The Russian Empire, Expansion And National Identity, 1860-1953 HIST4165

  • Academic Session: 2015-16
  • School: School of Humanities
  • Credits: 20
  • Level: Level 4 (SCQF level 10)
  • Typically Offered: Semester 1
  • Available to Visiting Students: Yes

Course Aims

The aims common to all the Department's Honours courses are as follows:

1. the development of the intellectual interests and analytical skills acquired by students during their first two years.
2. awareness of previously unfamiliar methodological approaches, chronological periods and geographical areas by offering a wide and flexible choice of options.
3. to offer the opportunity to develop skills in historical computing, as well as basic IT awareness.
4. familiarity with complex historical debates and interpretations, skill in interpreting primary sources where appropriate, and to inform these discussions with new ideas derived from lecturers' current research.
5. the development of transferable skills by fostering individual initiative, personal choice, group discussion and, where appropriate, problem-solving team work.

Timetable

The course will be taught twice weekly

Assessment

Essay (2000 words) Other coursework consists of 6% for seminar presentation; 4% for seminar contribution. Exam is 2 hours long

Course Aims

The aims common to all the Department's Honours courses are as follows:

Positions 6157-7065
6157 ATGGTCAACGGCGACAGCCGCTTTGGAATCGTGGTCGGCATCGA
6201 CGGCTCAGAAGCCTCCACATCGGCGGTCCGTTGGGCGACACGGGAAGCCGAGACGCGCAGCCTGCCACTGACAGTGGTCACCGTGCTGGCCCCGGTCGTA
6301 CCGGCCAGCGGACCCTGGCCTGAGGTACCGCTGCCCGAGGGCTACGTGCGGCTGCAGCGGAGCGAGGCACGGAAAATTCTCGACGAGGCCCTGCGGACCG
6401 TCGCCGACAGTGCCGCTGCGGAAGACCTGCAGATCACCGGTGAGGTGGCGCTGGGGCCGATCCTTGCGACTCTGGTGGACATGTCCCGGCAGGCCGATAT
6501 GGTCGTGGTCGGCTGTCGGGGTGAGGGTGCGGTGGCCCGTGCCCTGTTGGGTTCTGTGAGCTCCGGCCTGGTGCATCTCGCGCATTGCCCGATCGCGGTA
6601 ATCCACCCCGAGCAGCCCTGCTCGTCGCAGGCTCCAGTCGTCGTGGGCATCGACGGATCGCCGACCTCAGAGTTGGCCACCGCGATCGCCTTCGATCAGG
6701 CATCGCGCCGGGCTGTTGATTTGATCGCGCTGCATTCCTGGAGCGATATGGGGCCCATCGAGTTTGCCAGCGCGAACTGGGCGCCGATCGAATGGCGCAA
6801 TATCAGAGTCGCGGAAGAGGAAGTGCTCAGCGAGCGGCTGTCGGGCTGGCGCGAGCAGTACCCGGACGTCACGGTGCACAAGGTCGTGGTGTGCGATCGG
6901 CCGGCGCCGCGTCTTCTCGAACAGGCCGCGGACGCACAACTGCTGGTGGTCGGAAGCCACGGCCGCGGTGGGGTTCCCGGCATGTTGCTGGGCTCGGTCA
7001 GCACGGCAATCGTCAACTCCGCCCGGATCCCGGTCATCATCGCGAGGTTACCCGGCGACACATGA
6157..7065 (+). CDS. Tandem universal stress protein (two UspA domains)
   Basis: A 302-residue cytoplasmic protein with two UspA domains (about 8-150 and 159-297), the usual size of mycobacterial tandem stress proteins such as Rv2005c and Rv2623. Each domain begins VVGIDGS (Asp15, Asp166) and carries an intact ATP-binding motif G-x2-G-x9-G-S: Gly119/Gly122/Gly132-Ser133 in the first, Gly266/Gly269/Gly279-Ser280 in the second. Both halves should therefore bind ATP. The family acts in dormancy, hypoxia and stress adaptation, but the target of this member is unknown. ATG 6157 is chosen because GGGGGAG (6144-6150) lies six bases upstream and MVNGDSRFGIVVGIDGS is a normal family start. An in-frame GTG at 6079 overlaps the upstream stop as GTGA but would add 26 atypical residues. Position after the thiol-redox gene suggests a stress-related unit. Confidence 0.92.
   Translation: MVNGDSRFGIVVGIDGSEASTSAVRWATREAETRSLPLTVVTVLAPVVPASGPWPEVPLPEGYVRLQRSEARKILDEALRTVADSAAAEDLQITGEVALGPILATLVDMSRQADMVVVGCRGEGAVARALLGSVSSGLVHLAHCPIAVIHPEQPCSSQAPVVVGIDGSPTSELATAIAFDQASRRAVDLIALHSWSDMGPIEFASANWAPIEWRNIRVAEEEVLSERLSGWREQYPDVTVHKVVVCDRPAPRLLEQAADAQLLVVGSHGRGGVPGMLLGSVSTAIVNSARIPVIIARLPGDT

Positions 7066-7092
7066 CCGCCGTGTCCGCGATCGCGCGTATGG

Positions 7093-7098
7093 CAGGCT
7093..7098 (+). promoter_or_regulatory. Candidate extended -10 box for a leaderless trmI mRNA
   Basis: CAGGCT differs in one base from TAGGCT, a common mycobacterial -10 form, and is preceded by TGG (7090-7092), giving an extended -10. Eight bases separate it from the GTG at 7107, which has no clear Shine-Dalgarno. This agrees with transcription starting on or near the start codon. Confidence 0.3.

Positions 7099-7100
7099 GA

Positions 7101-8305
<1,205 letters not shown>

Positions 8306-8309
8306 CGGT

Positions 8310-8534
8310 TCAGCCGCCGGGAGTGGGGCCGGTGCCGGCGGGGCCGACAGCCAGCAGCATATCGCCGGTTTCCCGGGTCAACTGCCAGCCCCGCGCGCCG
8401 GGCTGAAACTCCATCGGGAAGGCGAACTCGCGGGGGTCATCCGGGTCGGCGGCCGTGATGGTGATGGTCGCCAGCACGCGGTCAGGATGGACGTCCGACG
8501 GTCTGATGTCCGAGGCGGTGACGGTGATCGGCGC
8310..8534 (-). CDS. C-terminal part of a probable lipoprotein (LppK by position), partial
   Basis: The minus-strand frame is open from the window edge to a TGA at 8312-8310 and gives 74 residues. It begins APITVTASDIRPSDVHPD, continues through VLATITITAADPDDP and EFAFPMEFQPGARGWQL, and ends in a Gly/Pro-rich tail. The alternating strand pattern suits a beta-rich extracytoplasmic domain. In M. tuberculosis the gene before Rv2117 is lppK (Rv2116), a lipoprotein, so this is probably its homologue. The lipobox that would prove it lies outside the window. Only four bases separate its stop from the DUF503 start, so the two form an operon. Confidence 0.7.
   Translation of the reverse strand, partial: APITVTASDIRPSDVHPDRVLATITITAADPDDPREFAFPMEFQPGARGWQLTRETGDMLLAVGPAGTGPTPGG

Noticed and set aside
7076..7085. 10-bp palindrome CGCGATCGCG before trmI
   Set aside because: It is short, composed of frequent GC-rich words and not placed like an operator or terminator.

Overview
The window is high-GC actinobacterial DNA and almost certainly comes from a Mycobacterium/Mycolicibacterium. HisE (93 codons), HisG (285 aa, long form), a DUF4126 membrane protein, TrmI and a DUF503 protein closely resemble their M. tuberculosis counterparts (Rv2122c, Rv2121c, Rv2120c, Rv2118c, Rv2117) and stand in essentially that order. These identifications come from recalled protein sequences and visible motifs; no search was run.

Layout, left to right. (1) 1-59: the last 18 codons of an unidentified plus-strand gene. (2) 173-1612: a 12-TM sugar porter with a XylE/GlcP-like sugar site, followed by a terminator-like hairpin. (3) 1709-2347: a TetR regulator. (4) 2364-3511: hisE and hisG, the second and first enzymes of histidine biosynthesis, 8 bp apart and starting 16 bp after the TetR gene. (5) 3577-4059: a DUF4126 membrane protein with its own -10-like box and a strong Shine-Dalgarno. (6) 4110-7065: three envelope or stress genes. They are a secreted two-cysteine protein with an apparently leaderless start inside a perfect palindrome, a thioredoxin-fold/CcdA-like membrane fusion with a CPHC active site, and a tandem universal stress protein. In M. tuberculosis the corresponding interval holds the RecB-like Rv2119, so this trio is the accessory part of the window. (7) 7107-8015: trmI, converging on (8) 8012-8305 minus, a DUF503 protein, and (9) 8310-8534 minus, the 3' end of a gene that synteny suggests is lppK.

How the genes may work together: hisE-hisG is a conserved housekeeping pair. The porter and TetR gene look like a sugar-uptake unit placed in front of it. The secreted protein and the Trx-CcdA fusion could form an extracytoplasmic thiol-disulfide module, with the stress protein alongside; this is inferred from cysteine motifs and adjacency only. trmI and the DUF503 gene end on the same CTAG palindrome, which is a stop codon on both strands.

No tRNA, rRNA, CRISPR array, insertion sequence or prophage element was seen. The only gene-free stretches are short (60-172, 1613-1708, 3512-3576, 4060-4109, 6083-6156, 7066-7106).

1. the development of the intellectual interests and analytical skills acquired by students during their first two years.
2. awareness of previously unfamiliar methodological approaches, chronological periods and geographical areas by offering a wide and flexible choice of options.
3. to offer the opportunity to develop skills in historical computing, as well as basic IT awareness.
4. familiarity with complex historical debates and interpretations, skill in interpreting primary sources where appropriate, and to inform these discussions with new ideas derived from lecturers' current research.
5. the development of transferable skills by fostering individual initiative, personal choice, group discussion and, where appropriate, problem-solving team work.

Intended Learning Outcomes of Course

By the end of this course students should be able to:

i)demonstrate the ability to analyse and explain the linkages between modernization and ethnic identity in the period and region concerned.
ii) demonstrate, in written and oral work, an understanding of key conceptual debates in the literature.
iii)assimilate such debates along with the capacity to demonstrate this capacity by articulating an original synthesis in written work.
iv)demonstrate the capacity to freely articulate relevance of the period and issues covered to present day concerns, i.e. origins and reason for present status of state of Israel, tension between Muslim concept of a universal ummah and the modern nation state even today.